“Once to every man and nation
comes the moment to decide
In the strife of truth with falsehood
for the good or evil side.
With each choice God speaking to us,
offers each the bloom or blight
Then the man or nation chooses
for the darkness or the light.”
-James R. Lowell
When it comes to matters of faith and religion, there is a prevailing tendency among skeptics to deny that belief is a choice. At some point, most of us have probably heard something along the lines of, “Christianity sounds nice and all, but I’m just not able to believe it,” or perhaps, “I’ll believe it if you can prove it.”
Unfortunately, this attitude is dangerously flawed.
It’s flawed because the idea that belief requires proof is completely inconsistent with the meaning of faith.
It’s dangerous because it provides people with a spiritual and intellectual “out”. They reason: “If Christianity can’t be empirically proven, then I can’t be held responsible for not believing. God – if he exists – should have given me some proof.” In response to this, a quote from Tozer and a verse from John immediately come to mind.
“We rest in what God is. I believe that this alone is true faith. Any faith that must be supported by the evidence of the senses is not real faith.” -A.W. Tozer
“Then Jesus told him, ‘Because you have seen me, you have believed; blessed are those who have not seen and yet have believed.'” –John 20:29 (NIV)
Skeptics commonly cite Russell’s Teapot as a justification for rejecting the existence of the God of the Bible. This well-known analogy is often used to place upon Christians the burden of proof for God’s existence – despite the Christian’s insistence that the need for proof (in a scientific sense) goes entirely against the point. The argument is stated as follows:
“I ought to call myself an agnostic; but, for all practical purposes, I am an atheist. I do not think the existence of the Christian God any more probable than the existence of the Gods of Olympus or Valhalla. To take another illustration: nobody can prove that there is not between the Earth and Mars a china teapot revolving in an elliptical orbit, but nobody thinks this sufficiently likely to be taken into account in practice. I think the Christian God just as unlikely.” –Bertrand Russell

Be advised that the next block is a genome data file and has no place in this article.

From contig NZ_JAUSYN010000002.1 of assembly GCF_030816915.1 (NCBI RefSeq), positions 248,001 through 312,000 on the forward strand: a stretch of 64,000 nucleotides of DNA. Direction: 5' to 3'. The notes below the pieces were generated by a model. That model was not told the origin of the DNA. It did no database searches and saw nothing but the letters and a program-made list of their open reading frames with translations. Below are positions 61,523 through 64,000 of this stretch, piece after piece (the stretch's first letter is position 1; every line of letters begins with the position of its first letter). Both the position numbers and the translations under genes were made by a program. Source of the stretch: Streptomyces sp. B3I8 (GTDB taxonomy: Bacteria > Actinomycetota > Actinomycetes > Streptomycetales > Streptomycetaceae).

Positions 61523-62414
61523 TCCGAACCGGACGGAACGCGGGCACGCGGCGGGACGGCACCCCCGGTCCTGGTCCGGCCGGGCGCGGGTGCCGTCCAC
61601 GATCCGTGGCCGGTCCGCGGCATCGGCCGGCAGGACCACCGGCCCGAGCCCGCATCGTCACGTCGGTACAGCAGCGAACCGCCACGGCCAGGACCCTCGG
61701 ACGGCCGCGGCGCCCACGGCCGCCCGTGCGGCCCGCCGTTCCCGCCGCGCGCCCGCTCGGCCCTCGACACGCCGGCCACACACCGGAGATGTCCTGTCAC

Of course, the problem with this reasoning should be immediately obvious to the fair-minded person. There is absolutely no evidence to suggest that a china teapot exists in orbit between Earth and Mars, and in fact there are many very good reasons to doubt the existence of such a teapot. To make this same assertion about the Christian God requires that one willfully ignore not only the well-reasoned philosophical arguments for God’s existence, but also the overwhelming historical and archaeological evidence supporting many of the central claims and events of the Bible.
It’s one thing to debate these arguments for God head-on, but quite another to simply dismiss them outright or pretend that they don’t exist. And even if the skeptic ultimately finds the evidence for God to be insufficient, it must still be conceded that this is not the same as having no evidence at all (as is the case for the teapot). Thus, Russell’s analogy is fatally flawed (along with more modern parodies like the Flying Spaghetti Monster or the Invisible Pink Unicorn).
Keep reading: in my next post, I further explore the role of “choice” in faith.
Atheists and Unicorns: Emotional Appeal (J.W. Wartick)
Russell’s Teapot: Does it Hold Water? (Maverick Philosopher)